Miami Aqua-culture, Inc.

www.miami-aquaculture.com

Tilapia Aquaculture

Tilapia is both the common and scientific name for a group of amazing fish native to Africa. Ancient Egyptian paintings show tilapia culture in earthen ponds as much as 5,000 years ago. From a culture point of view, they are very tolerant of a wide variety of conditions. They accept crowding  well. Tilapia can utilize a variety of feeds from green water to pig manure to specially mixed pellet feeds. They reproduce easily, and at a prolific rate. Different species of tilapia, each with its own advantages and shortcomings, can be easily interbred to create designer hybrids. For these and many more reasons, several groups such as the Food and Agriculture Organization of the United Nations and USAID have introduced tilapia to tropical and subtropical waters around the world. The tilapia, as a group, are now probably the most frequently cultured aquatic species in the world.

From a marketing point of view, the widespread introduction of tilapia as a food fish in developing countries has actually impaired the growth of the tilapia farming industry. "Wild" populations of introduced fish show large numbers of mostly younger / smaller fish. Depending on what they have found to eat, the meat flavor may also be highly variable. These factors combine to give "wild" tilapia a reputation as a "trash fish", driving down all tilapia prices.

The industry responded initially by trying to market tilapia under different names. Cherry Snapper, Lemon Snapper, St. Peter's fish, and Nile Perch were some of the names under which these farmed fish were sold to try and distance themselves from wild tilapia. However, the U.S. Food and Drug Administration began to frown on this practice under its truth in labeling laws.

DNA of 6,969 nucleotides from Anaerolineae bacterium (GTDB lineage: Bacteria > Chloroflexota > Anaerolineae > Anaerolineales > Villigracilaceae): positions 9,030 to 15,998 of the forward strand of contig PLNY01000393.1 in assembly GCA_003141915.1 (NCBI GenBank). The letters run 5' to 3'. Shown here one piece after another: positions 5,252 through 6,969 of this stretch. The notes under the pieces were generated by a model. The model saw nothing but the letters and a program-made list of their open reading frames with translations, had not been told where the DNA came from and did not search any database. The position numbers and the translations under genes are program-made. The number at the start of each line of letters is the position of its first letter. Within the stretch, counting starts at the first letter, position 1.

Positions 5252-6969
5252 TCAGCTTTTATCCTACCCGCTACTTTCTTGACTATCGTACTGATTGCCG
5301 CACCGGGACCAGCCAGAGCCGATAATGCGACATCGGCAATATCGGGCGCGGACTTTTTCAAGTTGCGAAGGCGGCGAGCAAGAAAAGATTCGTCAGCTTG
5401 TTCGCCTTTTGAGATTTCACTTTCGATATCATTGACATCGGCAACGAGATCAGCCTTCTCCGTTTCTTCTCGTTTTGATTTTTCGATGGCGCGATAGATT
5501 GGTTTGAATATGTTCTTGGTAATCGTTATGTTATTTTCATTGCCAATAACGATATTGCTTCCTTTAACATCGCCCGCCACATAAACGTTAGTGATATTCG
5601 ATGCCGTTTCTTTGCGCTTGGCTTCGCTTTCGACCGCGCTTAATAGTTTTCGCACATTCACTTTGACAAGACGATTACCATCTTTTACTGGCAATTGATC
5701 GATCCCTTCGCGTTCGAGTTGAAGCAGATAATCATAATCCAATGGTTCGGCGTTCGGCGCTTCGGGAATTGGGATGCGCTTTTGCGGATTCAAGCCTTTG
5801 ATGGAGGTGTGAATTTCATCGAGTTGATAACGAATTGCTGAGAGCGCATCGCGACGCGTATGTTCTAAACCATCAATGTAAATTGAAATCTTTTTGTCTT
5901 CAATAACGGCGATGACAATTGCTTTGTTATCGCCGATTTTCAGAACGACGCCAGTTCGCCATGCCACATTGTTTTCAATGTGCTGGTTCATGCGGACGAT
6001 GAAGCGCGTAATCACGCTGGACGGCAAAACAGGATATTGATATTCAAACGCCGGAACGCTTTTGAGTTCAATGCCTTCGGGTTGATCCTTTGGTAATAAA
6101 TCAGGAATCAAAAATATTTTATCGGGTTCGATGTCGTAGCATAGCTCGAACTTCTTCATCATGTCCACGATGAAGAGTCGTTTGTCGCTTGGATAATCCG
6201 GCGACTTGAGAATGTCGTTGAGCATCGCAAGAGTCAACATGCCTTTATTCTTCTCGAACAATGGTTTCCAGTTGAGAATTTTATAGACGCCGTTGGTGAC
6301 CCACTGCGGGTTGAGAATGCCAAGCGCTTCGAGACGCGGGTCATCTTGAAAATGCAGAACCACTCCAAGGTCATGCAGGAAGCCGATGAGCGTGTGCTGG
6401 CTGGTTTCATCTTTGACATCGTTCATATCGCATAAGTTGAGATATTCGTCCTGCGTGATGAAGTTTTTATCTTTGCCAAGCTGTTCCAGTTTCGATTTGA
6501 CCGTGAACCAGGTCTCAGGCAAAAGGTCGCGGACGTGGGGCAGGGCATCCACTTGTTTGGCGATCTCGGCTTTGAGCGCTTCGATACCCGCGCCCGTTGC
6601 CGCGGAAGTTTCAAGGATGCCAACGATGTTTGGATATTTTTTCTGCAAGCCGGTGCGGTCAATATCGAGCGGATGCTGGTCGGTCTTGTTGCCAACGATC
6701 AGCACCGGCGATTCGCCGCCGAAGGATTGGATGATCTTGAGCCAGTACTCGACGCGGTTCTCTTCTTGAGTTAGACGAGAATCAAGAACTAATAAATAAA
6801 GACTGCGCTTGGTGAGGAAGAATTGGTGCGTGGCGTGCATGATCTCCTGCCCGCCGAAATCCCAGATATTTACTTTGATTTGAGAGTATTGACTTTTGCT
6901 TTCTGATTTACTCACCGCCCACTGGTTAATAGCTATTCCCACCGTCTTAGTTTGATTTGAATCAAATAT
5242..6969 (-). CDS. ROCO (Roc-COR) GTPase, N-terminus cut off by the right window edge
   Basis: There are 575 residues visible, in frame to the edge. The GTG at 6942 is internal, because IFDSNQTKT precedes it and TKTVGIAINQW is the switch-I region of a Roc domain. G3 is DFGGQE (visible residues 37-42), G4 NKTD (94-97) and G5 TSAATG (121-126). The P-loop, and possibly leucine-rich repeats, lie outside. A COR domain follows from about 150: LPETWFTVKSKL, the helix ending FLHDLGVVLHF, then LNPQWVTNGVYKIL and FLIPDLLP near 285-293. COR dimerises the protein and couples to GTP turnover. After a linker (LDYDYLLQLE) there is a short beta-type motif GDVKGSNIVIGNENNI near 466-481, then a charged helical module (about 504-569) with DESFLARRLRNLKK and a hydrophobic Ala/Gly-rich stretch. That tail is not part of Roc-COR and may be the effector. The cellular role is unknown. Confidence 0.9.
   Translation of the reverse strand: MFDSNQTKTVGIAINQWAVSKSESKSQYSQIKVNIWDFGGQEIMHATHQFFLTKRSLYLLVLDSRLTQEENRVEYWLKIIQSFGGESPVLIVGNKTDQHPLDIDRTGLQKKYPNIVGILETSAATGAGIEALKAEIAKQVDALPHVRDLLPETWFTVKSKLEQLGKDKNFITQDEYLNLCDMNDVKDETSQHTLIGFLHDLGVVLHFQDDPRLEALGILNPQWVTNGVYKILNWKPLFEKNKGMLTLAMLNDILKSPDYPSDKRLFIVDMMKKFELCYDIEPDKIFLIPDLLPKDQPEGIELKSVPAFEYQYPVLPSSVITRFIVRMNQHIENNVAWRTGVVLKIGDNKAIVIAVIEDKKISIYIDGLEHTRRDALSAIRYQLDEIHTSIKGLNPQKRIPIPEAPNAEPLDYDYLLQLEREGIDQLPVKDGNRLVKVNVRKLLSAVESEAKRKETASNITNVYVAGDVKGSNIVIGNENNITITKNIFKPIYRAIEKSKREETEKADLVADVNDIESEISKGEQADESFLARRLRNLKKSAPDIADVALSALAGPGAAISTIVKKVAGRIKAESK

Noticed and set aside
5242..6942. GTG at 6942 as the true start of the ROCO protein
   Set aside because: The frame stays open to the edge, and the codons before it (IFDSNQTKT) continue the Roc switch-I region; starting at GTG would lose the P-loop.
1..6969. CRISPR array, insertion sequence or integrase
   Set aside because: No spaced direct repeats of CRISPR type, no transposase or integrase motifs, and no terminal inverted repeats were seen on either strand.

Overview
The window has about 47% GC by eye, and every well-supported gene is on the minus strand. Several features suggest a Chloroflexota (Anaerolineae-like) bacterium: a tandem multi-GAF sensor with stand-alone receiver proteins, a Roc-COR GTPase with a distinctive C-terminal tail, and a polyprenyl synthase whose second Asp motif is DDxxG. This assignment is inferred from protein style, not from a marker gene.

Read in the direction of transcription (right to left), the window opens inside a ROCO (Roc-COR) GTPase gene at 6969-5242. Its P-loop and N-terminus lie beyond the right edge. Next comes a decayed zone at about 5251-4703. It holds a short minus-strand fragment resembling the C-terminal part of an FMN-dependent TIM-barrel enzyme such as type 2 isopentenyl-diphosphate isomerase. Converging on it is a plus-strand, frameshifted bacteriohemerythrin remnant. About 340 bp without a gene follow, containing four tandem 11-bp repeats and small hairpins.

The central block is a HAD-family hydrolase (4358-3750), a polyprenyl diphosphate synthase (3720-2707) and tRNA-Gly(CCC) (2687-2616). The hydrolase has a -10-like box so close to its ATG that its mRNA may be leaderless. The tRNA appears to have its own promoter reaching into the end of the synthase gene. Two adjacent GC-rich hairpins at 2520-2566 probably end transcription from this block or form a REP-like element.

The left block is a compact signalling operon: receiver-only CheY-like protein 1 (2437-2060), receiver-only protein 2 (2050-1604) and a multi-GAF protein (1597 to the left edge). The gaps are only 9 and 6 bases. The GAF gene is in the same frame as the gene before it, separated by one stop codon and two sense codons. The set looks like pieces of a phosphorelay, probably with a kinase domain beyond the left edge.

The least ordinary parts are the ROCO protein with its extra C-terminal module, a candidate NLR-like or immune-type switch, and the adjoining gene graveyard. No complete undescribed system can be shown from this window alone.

Several red varieties and hybrids of tilapia then appeared on the market; Florida Red, Taiwan Red, Jamaican Red, etc. The pinkish red color immediately distinguished them from the usually black or gray wild types. But varying production techniques meant the consumer did not always receive consistent quality from fish that looked the same.

In recent years the trend has been to build consumer confidence through brand name recognition. Rain Forest Aquaculture, Regal Springs, Jamaica Broilers, and Aquacorp de Honduras are just a few of the larger tilapia processors that use their name (and strict quality control) as a guarantee of quality.

Smaller U.S. farmers that do not have a well known brand name are increasingly targeting the profitable niche markets of live tilapia sales. Interestingly, these buyers are usually ethnic groups such as Israelis, Chinese, Filipinos, and Southeast Asians who recognize tilapia as a "native" fish from their homeland! Buying it live, at a premium price, is their guarantee of quality and freshness.

Tilapia consumption has increased dramatically, and has gained a foothold in the U.S. and European markets. The challenge to the serious investor will be to create faster growing varieties, better engineered production systems and new value-added products to make tilapia more available to more consumers.

Miami Aquaculture, Inc. can assist the tilapia farmer at many levels:

LIVESTOCK      Books    Equipment     Consulting

Tilapia (Oreochromis) mossambica, pureline. Red variety, excellent saltwater tolerance, but slower growth and poor body shape for fillets.

Tilapia (Oreochromis) nilotica, pureline. Fast growing, great fillet yield but usually dark colored fish.

 

Tilapia nilotica, red variant

Tilapia (Oreochromis) nilotica, Red variant, pureline. Fast growing and great fillet yield.

Tilapia aurea

Tilapia (Oreochromis) aurea. Good cold tolerance. Can be cultured without a restricted species permit in much of Florida.

Tilapia aurea x nilotica hybrid, Rocky Mountain White

Hybrid aurea x nilotica. Considered the fastest growing hybrid.  Usually a dark colored hybrid, the Rocky Mountain White variety is light colored with white fillets

Tilapia (Oreochromis) hornorum.  A dark tilapia usually purchased only for cross breeding to T. mossambica, producing mostly male offspring without hormones.

YY Supermale breeding sets.  These are specially produced male T. nilotica with a double Y chromosome instead of the normal XY chromosome.  

Naturally Male Tilapia (NMT)

 

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